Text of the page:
Court upholds $300,000 Verdict in Weinberger case focusing on "Patient Abandonment"
The Indiana Court of Appeals upheld the first malpractice judgment against former Merrillville, Indiana nose doctor Mark Weinberger.
This suit is one of more than 350 medical malpractice claims that have been lodged against Mark Weinberger where it is alleged that he performed unnecessary or poorly performed surgeries.
The first malpractice judgment was awarded to Gary Indiana resident William Boyer who sued, claiming Weinberger did not perform the surgery that he said he was going to. Additionally, Weinberger operated on Boyer despite an abnormal heart condition. An irregular heartbeat was detected during pre-operative tests which Weinberger did not inform Boyer about. Boyer found out about the heart irregularity a year later when his heart was failing.
Post surgery, Boyer continued to have breathing problems and after consulting another doctor, Boyer discovered that he had been given the wrong surgery which made his breathing problems worse.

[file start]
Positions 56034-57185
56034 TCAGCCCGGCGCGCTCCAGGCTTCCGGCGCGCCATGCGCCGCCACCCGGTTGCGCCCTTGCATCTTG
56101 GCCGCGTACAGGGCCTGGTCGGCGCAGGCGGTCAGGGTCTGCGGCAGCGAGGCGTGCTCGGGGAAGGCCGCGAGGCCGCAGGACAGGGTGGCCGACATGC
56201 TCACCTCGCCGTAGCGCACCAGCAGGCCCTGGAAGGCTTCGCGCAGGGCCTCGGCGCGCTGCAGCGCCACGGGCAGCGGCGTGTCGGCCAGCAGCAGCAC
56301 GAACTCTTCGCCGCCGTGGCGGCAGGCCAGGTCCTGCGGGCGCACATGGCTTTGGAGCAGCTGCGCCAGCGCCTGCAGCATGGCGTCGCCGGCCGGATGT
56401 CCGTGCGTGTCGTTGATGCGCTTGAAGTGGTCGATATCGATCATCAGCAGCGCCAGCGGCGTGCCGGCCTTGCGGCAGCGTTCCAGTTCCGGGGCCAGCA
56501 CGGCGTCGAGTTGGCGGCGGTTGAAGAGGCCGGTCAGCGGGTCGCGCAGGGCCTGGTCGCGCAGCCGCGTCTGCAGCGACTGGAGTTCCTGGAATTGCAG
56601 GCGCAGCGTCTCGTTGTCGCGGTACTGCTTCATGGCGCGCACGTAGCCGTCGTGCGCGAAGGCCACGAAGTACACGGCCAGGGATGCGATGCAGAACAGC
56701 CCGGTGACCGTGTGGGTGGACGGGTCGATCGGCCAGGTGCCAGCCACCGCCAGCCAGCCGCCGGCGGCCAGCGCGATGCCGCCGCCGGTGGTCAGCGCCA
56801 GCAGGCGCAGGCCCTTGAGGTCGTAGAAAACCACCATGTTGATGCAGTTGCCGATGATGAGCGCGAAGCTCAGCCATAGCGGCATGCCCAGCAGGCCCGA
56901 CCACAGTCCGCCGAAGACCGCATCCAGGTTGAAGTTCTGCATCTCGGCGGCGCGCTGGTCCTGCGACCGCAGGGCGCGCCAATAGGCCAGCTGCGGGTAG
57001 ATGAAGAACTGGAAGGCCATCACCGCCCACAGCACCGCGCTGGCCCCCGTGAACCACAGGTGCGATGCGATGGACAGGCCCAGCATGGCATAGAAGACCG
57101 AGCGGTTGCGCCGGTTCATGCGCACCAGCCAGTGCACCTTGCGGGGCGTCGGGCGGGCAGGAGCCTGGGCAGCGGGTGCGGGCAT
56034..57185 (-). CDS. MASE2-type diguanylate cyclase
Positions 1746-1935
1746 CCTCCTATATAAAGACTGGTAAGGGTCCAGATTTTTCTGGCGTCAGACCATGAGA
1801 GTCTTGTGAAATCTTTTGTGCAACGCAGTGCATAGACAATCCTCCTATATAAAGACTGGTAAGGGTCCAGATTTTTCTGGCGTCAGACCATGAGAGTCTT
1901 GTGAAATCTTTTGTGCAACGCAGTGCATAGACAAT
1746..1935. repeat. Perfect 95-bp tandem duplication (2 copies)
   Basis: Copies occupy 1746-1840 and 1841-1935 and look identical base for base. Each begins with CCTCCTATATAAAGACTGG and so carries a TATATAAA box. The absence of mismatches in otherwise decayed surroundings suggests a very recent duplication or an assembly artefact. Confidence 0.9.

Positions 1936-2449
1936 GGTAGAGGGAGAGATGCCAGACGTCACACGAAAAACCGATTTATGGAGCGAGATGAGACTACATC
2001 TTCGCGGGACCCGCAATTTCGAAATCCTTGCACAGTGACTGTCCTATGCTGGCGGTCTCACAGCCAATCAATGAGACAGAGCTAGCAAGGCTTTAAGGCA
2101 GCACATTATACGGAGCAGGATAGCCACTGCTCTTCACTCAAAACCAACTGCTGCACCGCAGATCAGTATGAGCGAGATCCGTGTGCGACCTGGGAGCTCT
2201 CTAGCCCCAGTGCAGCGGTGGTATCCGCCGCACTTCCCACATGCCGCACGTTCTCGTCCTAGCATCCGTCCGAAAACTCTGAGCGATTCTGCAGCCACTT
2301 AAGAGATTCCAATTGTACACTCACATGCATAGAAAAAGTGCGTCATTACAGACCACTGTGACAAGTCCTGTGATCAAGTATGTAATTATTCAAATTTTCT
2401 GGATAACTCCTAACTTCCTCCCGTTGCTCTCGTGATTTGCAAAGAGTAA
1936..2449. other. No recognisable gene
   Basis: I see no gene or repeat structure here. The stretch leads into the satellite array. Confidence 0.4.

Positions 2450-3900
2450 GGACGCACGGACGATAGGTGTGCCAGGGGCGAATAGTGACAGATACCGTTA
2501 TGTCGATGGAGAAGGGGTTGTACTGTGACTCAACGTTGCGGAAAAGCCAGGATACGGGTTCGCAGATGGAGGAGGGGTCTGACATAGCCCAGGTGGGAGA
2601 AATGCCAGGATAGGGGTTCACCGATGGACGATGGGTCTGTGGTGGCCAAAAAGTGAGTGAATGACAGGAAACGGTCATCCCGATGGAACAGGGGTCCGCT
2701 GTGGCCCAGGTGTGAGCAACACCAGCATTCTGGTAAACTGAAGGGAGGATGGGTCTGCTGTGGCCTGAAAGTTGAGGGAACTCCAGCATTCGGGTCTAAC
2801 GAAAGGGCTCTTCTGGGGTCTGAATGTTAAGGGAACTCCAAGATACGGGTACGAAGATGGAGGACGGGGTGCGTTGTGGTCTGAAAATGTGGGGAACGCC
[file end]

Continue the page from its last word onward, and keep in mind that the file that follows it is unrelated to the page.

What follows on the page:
In August 2010, a Lake County Indiana jury awarded $300,000 to William Boyer. Weinberger appealed the ruling on several different points, but the appeals court ruled against them all.
Most significantly, the Indiana appellate court focused on the issue of “patient abandonment.” This issue has not been addressed in Indiana before but can be related to other medical abandonment cases.
Weinberger’s defense argued that patient abandonment is an independent tort, and out-of-state case law says the patient abandonment must happen at “a critical stage” of the medical care.
Boyer explained that the patient abandonment is a part of the underlying medical malpractice and exacerbated the malpractice. The court of appeals agreed and found the abandonment should be evaluated in light of the medical malpractice suit’s standard of care.
“As only a claim for medical malpractice was made and no separate tort claim for patient abandonment was raised, the Weinberger Entities’ motion for judgment on the evidence was not directed at a critical or essential element of the medical malpractice claim but rather at an underlying issue with respect to the standard of care,” Judge Patricia Riley wrote.